Global turbulence is certainly affecting India. We can see that in sudden changes in our inflation rate, growth rate, exchange rate, and in our capital markets. "We can see it in the stresses and strains it is putting on fiscal, monetary and social policy"-as said by Prayag Ved. But, by and large, the impact of global ructions has so far been less on India than on other energy importing countries. The continental dimensions of the Indian domestic market are now generating a powerful internal growth dynamic with rising domestic incomes. That provides India with some shelter from this global storm.
Energy exporters are, of course, booming. They cannot absorb the huge surge of funds that are flooding into their small economies. "Energy exporters in the Middle East have built up incremental reserves of over $3 trillion in just the last five years"-as said in Business Standard. This huge imbalance in global financial flows and in rapidly accumulating financial stocks represents both a cost and an opportunity for India. But we risk exacerbating the cost and blowing the opportunity.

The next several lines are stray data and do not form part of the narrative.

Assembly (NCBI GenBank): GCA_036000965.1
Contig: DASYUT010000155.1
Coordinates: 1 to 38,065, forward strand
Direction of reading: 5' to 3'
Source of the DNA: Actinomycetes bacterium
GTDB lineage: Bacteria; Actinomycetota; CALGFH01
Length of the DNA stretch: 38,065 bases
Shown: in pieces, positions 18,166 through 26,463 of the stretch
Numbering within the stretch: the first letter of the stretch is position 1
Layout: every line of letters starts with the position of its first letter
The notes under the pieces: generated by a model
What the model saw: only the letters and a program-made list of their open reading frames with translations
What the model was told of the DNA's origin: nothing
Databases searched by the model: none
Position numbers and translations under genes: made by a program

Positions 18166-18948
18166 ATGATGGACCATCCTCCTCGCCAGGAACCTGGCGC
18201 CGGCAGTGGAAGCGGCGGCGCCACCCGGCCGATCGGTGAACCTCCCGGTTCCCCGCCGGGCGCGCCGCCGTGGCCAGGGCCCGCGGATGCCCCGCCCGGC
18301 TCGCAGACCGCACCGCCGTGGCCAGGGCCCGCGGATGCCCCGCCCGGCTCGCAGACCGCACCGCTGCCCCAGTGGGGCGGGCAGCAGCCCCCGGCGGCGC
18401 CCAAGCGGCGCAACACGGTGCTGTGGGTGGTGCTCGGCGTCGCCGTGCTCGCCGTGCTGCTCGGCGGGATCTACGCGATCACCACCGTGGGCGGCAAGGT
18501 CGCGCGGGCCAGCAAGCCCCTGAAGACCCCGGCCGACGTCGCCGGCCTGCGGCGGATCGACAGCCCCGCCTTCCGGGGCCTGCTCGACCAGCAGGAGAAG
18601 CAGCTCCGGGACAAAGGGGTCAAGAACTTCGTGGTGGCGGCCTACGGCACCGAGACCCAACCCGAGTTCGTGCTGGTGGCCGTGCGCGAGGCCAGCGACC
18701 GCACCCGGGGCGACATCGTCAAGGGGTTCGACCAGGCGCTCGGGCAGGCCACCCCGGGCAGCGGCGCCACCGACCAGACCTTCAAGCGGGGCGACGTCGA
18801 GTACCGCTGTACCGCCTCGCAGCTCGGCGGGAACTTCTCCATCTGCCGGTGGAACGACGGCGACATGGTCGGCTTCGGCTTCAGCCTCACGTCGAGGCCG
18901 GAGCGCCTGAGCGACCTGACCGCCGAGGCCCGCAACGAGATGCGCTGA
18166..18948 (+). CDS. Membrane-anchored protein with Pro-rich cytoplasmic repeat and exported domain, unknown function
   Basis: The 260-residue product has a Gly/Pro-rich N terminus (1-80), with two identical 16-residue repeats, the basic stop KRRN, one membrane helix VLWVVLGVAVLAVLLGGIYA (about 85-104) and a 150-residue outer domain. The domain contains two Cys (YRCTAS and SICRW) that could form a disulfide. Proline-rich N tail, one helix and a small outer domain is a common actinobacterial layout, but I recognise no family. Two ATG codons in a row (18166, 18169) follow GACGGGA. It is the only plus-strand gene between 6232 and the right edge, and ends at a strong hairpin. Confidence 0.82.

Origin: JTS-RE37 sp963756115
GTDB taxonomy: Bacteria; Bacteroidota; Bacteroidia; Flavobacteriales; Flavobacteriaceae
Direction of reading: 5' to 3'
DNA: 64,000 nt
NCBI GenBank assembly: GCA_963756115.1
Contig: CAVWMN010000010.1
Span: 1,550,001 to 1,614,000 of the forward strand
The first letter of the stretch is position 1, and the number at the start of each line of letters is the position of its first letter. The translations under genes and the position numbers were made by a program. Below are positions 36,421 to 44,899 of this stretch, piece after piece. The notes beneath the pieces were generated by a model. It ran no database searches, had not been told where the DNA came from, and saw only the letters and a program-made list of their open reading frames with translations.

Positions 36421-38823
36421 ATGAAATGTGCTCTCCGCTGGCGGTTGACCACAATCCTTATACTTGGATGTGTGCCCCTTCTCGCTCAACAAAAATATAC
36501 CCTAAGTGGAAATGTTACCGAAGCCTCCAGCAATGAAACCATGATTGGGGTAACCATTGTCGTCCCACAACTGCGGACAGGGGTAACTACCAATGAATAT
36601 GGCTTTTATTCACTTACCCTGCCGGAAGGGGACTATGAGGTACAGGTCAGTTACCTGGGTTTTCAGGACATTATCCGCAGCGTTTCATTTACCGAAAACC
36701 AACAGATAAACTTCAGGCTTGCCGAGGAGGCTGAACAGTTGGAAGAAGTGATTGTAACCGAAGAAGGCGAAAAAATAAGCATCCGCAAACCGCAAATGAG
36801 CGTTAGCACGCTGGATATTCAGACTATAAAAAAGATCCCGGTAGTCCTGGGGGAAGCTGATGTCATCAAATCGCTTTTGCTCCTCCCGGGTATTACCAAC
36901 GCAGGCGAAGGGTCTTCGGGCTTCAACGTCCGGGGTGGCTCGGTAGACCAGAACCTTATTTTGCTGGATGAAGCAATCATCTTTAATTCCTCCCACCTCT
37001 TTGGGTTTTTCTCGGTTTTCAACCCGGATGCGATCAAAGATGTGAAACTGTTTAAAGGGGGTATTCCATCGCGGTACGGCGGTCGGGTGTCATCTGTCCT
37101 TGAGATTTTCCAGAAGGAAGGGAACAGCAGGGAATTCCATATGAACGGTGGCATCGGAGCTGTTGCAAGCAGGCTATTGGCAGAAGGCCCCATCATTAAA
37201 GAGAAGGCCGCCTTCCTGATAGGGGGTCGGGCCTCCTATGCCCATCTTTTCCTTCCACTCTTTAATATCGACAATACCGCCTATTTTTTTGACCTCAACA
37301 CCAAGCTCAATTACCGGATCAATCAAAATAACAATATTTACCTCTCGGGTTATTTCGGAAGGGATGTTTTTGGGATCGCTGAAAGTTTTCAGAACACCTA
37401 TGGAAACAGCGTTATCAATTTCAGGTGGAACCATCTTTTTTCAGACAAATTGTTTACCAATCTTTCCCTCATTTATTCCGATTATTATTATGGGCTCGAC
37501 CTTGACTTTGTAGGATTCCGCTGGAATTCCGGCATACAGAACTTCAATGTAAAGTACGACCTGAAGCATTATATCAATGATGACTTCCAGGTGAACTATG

India is not as dependent as China is on the US and EU for manufactured exports. But that gives us little comfort. Our service exports are facing headwinds. Remittances may fall if the US and EU go into recession. But that may be offset by remittances from Gulf countries. Yet, paradoxically, India will weather this storm with less damage than the US, EU or Japan; and most developing or transition countries.
Regardless of what is happening in the world, we are building up many problems of our own by default. We do not seem to have either the political consensus or the administrative capacity to address simultaneously that large number of urgent issues that confront us.